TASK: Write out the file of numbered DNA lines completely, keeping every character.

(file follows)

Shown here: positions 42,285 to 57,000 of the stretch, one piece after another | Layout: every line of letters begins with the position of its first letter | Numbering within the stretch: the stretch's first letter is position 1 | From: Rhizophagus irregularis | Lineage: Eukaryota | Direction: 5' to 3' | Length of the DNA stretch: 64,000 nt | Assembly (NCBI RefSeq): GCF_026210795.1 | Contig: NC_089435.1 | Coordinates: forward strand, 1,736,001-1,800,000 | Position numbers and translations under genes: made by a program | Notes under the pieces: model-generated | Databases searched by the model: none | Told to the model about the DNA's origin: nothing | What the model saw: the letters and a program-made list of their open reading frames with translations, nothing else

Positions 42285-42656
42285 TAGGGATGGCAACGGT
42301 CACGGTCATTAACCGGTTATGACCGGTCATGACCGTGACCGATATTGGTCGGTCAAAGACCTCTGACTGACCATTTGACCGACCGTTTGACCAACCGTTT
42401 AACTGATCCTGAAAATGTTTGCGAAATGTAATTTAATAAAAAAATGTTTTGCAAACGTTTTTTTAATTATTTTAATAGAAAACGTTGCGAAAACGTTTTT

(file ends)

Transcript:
Shown here: positions 42,285 to 57,000 of the stretch, one piece after another | Layout: every line of letters begins with the position of its first letter | Numbering within the stretch: the stretch's first letter is position 1 | From: Rhizophagus irregularis | Lineage: Eukaryota | Direction: 5' to 3' | Length of the DNA stretch: 64,000 nt | Assembly (NCBI RefSeq): GCF_026210795.1 | Contig: NC_089435.1 | Coordinates: forward strand, 1,736,001-1,800,000 | Position numbers and translations under genes: made by a program | Notes under the pieces: model-generated | Databases searched by the model: none | Told to the model about the DNA's origin: nothing | What the model saw: the letters and a program-made list of their open reading frames with translations, nothing else

Positions 42285-42656
42285 TAGGGATGGCAACGGT
42301 CACGGTCATTAACCGGTTATGACCGGTCATGACCGTGACCGATATTGGTCGGTCAAAGACCTCTGACTGACCATTTGACCGACCGTTTGACCAACCGTTT
42401 AACTGATCCTGAAAATGTTTGCGAAATGTAATTTAATAAAAAAATGTTTTGCAAACGTTTTTTTAATTATTTTAATAGAAAACGTTGCGAAAACGTTTTT